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Randomised controlled trial
Robustness, risk and responsivity in early language acquisition: a randomised trial of a low-intensity language promotion programme for slow to talk toddlers finds no effects on language or behavioural development
  1. Catherine L Taylor
  1. Population Sciences Division, Telethon Institute for Child Health Research, Perth, Australia
  2. Centre for Child Health Research, University of Western Australia
  3. Centre for Population Health Research, Curtin Health Innovation Research Institute
  1. Correspondence to Catherine Louise Taylor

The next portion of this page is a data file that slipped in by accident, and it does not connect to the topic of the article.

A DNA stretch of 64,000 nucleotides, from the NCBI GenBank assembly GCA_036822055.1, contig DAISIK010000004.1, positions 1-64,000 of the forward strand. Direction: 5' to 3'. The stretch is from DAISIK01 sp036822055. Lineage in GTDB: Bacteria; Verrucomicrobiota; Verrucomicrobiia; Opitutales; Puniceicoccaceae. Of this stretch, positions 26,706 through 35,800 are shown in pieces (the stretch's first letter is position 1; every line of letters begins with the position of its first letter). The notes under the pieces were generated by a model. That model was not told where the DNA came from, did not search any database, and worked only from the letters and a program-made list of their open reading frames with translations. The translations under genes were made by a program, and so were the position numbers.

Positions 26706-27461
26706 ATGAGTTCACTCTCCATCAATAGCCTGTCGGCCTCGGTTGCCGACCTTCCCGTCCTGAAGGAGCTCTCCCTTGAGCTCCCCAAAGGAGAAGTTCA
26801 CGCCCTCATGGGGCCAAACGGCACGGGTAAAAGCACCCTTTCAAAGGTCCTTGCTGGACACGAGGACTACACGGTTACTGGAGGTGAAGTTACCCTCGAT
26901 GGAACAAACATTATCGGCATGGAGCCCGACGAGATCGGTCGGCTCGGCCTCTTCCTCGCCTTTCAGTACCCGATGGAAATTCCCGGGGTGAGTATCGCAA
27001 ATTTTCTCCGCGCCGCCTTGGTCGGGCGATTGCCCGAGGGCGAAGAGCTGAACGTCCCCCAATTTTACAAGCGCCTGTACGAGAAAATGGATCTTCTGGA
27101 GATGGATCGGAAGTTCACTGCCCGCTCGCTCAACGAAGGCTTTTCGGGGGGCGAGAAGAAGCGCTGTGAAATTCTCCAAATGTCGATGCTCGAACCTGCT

Population Sciences Division, Telethon Institute for Child Health Research, 100 Roberts Rd Subiaco WA 6008, Perth 6008, Australia; katet{at}ichr.uwa.edu.au

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Language is a robust developmental phenomenon, characterised by rapid and prodigious growth and change in the first 3 years of life. It is a universal capability that is acquired effortlessly by most children. Adult input is essential to acquiring language so that children learn the languages spoken to them. Predictable milestones observed in early language development are the onset of first words followed by combining single words in simple sentences. Across cultures, child rearing practices and childhood experiences suggest that powerful neurodevelopmental mechanisms guide the onset and timing of these milestones.

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